Font Size

100% 150% 200%

Background Colour

Default Contrast
Close Reset


Circular Enclosure(S) (Period Unassigned), Beaker(S)

Site Name Barflat

Classification Circular Enclosure(S) (Period Unassigned), Beaker(S)

Alternative Name(s) Bareflat; Craw Stane

Canmore ID 17220

Site Number NJ42NE 54

NGR NJ 49700 26350

Datum OSGB36 - NGR


Ordnance Survey licence number 100057073. All rights reserved.
Canmore Disclaimer. © Copyright and database right 2019.

Toggle Aerial | View on large map

Digital Images

Administrative Areas

  • Council Aberdeenshire
  • Parish Rhynie
  • Former Region Grampian
  • Former District Gordon
  • Former County Aberdeenshire

Archaeology Notes

NJ42NE 54 4970 2635

Cropmark of a circular enclosure centred around the Craw Stane (NJ42NE 35). It is formed of three concentric circles, which are probably ditched and palisaded.

Information from Mrs M Greig (Grampian Regional Council), 24 April 1995.

Air photographic imagery listed.

NMRS, MS/712/36.

Air photographs: AAS/94/11/G21/11-14.

NMRS, MS/712/21.

NJ 4974 2634 Several pieces of an All-Over Cord Beaker were found to be eroding from a cattle scrape to the immediate N of the Craw Stane (NJ42NE 35), a Pictish carved stone, and within the boundaries of the Barflat enclosure (NJ42NE 54), both of which are Scheduled Ancient Monuments. The remaining pieces of the Beaker were recovered in June 2005 and associated underlying features identified. A probable pit cut, which had been severely eroded, was identified in the face of the cattle scrape. No more pieces of the Beaker were recovered.

Archive to be deposited in NMRS.

Sponsor: HS


Aerial Photographic Transcription (8 November 1995)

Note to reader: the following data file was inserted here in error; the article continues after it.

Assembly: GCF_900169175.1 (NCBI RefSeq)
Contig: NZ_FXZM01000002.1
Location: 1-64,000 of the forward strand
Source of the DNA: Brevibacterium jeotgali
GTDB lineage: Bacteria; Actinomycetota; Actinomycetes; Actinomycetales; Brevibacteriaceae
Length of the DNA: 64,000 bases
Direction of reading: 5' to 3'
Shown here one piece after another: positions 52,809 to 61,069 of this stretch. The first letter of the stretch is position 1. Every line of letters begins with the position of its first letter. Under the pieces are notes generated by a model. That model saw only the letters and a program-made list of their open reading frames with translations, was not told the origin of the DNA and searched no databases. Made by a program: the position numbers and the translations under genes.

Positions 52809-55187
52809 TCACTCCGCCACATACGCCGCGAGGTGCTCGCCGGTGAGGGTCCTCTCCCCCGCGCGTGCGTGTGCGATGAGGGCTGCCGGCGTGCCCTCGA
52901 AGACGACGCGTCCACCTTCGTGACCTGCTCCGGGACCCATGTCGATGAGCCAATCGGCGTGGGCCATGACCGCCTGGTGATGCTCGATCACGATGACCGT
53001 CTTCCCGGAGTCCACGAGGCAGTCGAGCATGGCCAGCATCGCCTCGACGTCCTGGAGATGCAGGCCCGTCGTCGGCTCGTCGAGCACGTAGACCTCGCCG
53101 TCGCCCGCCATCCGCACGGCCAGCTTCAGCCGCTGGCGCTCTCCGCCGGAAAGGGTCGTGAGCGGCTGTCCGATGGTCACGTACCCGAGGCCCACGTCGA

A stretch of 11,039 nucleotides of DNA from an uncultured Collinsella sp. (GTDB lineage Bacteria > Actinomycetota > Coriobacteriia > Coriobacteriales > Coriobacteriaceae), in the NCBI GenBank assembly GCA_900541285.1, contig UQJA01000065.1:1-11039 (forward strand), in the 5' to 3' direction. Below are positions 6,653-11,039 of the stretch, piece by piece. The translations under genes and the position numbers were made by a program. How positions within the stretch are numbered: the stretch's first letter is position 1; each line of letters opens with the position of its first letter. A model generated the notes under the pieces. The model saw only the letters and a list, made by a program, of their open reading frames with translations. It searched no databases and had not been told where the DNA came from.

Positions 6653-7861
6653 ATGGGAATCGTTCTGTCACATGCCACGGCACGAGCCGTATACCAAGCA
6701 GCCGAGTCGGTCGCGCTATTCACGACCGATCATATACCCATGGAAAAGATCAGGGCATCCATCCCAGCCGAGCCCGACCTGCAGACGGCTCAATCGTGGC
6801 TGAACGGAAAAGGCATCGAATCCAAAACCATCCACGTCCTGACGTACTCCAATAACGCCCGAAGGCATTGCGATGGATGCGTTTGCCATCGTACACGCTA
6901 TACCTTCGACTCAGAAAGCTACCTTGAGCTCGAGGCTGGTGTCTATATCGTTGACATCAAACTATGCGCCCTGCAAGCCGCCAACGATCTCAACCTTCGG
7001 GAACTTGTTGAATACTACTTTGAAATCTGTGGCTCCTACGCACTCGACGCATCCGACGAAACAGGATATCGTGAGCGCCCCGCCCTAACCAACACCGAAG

An aerial transcription was produced from oblique aerial photographs. Information from Historic Environment Scotland (BM) 31 March 2017.

Note (8 April 2015 - 31 May 2016)

Cropmarks have revealed the site of a fortification now known to be of early medieval date on a low spur of a terrace above Rhynie old burial-ground, its position marked by the Pictish symbol stone known as the Craw Stane. In all, three concentric lines of defence can be seen on the aerial photographs, the two inner represented by ditches and the outermost by a palisade trench apparently accompanied by an internal line of pits. The innermost ditch, which is only intermittently visible, encloses an oval area measuring no more than 30m from NE to SW by 20m transversely (0.05ha), while the rather bolder mark of the second ditch, 4m in breadth and some 7m outside it, encloses an area measuring 45m by 32m (0.11ha). The enclosure formed by the palisade trench measures 62m by 48m (0.23ha). Excavations directed by Aberdeen University have concentrated on stripping and mapping the enclosures, coupled with more limited excavation. The palisade trench held squared planks with a supporting row of timbers in the pits to its rear and was evidently a timber rampart rather than a simple fence. Nevertheless, this work has demonstrated that all three circuits, while not necessarily directly contemporary with each other, are of early medieval date, with evidence of phases of destruction and reconstruction, and the presence of substantial rectangular timber buildings. The Craw Stane itself seems to have formed part of an elaborate entrance on the E. Artefacts recovered include sherds from probably two different types of imported Late Roman Amphorae of 6th-century date, a fragment of 6th-century continental glass, bronze and iron pins, metalworking moulds for pins and a brooch, glass-working and metalworking debris, iron tongs, an iron axe and amber beads.

Information from An Atlas of Hillforts of Great Britain and Ireland – 31 May 2016. Atlas of Hillforts SC2941


MyCanmore Image Contributions

Contribute an Image

MyCanmore Text Contributions